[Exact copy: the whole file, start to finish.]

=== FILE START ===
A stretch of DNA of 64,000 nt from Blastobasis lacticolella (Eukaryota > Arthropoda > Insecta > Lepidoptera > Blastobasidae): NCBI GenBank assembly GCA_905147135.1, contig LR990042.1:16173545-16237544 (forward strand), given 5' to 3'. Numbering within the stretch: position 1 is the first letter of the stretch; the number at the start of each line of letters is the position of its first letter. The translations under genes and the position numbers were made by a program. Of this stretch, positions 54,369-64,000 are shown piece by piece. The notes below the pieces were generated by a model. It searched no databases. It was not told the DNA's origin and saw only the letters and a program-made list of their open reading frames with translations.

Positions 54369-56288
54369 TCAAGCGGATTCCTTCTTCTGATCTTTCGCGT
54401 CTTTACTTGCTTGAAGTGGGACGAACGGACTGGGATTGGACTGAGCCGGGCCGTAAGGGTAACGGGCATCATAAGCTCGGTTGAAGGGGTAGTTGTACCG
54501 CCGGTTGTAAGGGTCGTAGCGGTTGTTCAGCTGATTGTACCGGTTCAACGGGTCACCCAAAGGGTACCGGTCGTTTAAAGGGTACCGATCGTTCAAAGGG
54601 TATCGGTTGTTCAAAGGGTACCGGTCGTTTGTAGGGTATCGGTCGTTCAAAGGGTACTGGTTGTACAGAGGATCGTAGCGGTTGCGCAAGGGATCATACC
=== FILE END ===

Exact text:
A stretch of DNA of 64,000 nt from Blastobasis lacticolella (Eukaryota > Arthropoda > Insecta > Lepidoptera > Blastobasidae): NCBI GenBank assembly GCA_905147135.1, contig LR990042.1:16173545-16237544 (forward strand), given 5' to 3'. Numbering within the stretch: position 1 is the first letter of the stretch; the number at the start of each line of letters is the position of its first letter. The translations under genes and the position numbers were made by a program. Of this stretch, positions 54,369-64,000 are shown piece by piece. The notes below the pieces were generated by a model. It searched no databases. It was not told the DNA's origin and saw only the letters and a program-made list of their open reading frames with translations.

Positions 54369-56288
54369 TCAAGCGGATTCCTTCTTCTGATCTTTCGCGT
54401 CTTTACTTGCTTGAAGTGGGACGAACGGACTGGGATTGGACTGAGCCGGGCCGTAAGGGTAACGGGCATCATAAGCTCGGTTGAAGGGGTAGTTGTACCG
54501 CCGGTTGTAAGGGTCGTAGCGGTTGTTCAGCTGATTGTACCGGTTCAACGGGTCACCCAAAGGGTACCGGTCGTTTAAAGGGTACCGATCGTTCAAAGGG
54601 TATCGGTTGTTCAAAGGGTACCGGTCGTTTGTAGGGTATCGGTCGTTCAAAGGGTACTGGTTGTACAGAGGATCGTAGCGGTTGCGCAAGGGATCATACC